By Peter Vankevich
Tomas and Sylvaine of Lyons, France, and their two children stopped in Ocracoke for a few days on the way to fulfilling a lifelong dream of bicycling around the United States and Canada.
Sylvaine, who is a social worker, and Tomas, who works in cyber security, are taking an 11-month sabbatical from their jobs. They requested that their last name not be revealed
Lean and fit, the couple and their two children, Theo, 9, and Elsa, 7, began traveling mostly back roads in June across North America usually doing about 30 to 40 miles a day on two special bicycles not widely available in the United States.
Their trip began in Vancouver after a flight from Paris.
Crossing the Canadian provinces, the group descended into Montana and pedaled throughout the state. Then they took a train to Minneapolis and continued around Lake Superior eventually reaching New York. They followed the Erie Canal then came down the coast.
The bikes, called Pino Tour, are manufactured in Germany by the Hase Bike Company which builds specialized cycles. They are a hybrid with traditional and recombinant features that have front seats for the children. The adults pedal upright while the children in the front recline and can also pedal.
The bikes were shipped from Paris to Vancouver as-is, Sylvaine explained. “They don’t collapse,” She said.
And they ride in all kinds of weather.
“We have rain gear,” Sylvaine said adding that a drizzle doesn’t daunt them, but if it’s a driving rain, they’ll stop and find cover.
The family met Dolores and John Gilbert Oct. 10 on the ferry to the island when the campground on Ocracoke was closed due to the recent heavy rains. The Gilberts invited them to “camp” under their house in Oyster Creek and use the showers until the campground reopened.
“The kids were laughing and smiling in the pouring rain with all of their rain and camping gear in tow,” Dolores said about meeting the group on the ferry. “Amazing!”
“But then we brought them inside,” John said, laughing.
One of the ways to bike tour with as little travel luggage as possible they said is by participating in a program known as Warm Showers. Warmshowers.org is an on-line hosting organization. Founded in 2005, cycle tourists can enjoy a warm welcome from their fellow cyclists which could be a couch, a place to pitch a tent, or even a guest room.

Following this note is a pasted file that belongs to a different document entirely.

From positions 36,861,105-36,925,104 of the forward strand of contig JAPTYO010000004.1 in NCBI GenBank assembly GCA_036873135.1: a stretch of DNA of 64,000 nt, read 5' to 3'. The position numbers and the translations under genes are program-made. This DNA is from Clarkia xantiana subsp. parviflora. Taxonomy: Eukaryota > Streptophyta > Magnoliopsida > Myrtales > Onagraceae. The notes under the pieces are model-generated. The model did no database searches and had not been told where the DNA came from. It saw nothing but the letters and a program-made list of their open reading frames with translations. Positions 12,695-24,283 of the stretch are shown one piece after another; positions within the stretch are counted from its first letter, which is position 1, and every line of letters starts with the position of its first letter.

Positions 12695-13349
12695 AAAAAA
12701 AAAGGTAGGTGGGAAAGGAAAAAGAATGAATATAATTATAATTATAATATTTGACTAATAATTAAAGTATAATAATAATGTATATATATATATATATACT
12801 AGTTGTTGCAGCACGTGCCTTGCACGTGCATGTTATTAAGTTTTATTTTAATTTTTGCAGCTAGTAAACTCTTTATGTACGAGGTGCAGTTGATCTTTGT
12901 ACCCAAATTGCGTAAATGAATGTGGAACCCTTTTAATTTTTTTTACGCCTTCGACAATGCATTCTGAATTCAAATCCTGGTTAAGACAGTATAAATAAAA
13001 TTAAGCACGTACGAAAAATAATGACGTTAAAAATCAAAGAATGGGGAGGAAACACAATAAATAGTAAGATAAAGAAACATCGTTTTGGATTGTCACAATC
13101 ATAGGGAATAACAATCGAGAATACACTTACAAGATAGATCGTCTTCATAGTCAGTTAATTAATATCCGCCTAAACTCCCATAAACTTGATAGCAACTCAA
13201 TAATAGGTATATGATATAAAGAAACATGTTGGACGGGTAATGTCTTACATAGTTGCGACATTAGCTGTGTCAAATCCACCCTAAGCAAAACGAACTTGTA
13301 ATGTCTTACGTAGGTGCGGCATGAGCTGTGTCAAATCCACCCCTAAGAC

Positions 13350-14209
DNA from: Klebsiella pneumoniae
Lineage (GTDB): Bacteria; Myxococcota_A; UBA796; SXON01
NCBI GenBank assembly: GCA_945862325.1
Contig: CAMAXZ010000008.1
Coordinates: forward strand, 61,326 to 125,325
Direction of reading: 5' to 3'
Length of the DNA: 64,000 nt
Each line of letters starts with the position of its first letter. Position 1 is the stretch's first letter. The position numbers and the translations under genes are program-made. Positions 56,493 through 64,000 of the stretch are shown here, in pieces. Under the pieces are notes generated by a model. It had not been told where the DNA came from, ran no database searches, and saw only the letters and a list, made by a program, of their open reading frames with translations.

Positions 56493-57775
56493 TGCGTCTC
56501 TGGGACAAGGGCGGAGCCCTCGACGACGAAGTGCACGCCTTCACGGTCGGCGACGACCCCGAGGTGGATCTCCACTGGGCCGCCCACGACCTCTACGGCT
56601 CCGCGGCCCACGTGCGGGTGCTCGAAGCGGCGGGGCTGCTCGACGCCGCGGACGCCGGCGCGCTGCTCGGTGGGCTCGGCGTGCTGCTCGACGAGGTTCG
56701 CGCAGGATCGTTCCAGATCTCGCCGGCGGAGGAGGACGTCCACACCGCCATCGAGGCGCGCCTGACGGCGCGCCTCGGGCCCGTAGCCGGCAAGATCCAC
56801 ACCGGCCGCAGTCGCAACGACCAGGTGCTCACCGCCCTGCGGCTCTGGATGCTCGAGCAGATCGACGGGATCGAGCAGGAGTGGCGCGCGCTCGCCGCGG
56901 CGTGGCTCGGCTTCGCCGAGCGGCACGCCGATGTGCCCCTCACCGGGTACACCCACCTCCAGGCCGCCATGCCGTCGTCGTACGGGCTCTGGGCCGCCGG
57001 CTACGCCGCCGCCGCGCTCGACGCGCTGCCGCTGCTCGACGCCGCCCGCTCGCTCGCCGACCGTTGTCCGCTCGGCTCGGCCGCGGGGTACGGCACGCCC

Hosts can provide accommodation in the four corners of the world and is particularly popular in Europe. There are more than 5000 participating members. In North Carolina, there are only a few participants throughout the state. The family has used it on their journey when it has been available.
The childrens’ schooling is not being neglected.
“Home schooling is not as popular in France like in the United States,” Sylvaine said. “We worked with their school and set up a curriculum for the children to ensure they covered the requited courses of mathematics, history, citizenship, French, geography and English.”
The next leg of their journey will be to Memphis and then follow the Mississippi River to New Orleans. From there, they will head to Florida and the Everglades and then return to Europe either by air or possibly a cargo ship.
“When we leave the U.S., we will go to Spain to cycle up the coast back home,” said Sylvaine.
“I find the Outer Banks, with Hatteras and especially Ocracoke, to be the best part of the East Coast,” said Tomas. “It is the most natural area. So many areas we’ve seen are so developed.”
The children have been fascinated with the wildlife they have seen, particularly the bears in Montana and their first alligator in the Alligator Wildlife Refuge, outside of Manteo.
“The alligator was huge,” said Tomas. “I would guess about 12 feet long.”
“The people we have met, including on Ocracoke, have been so friendly and fascinated by our trip,” he said before the family pedaled off to the Lifeguard Beach.
One islander they enjoyed meeting was Daphne Bennink who gave them the opportunity revert to their native language, French.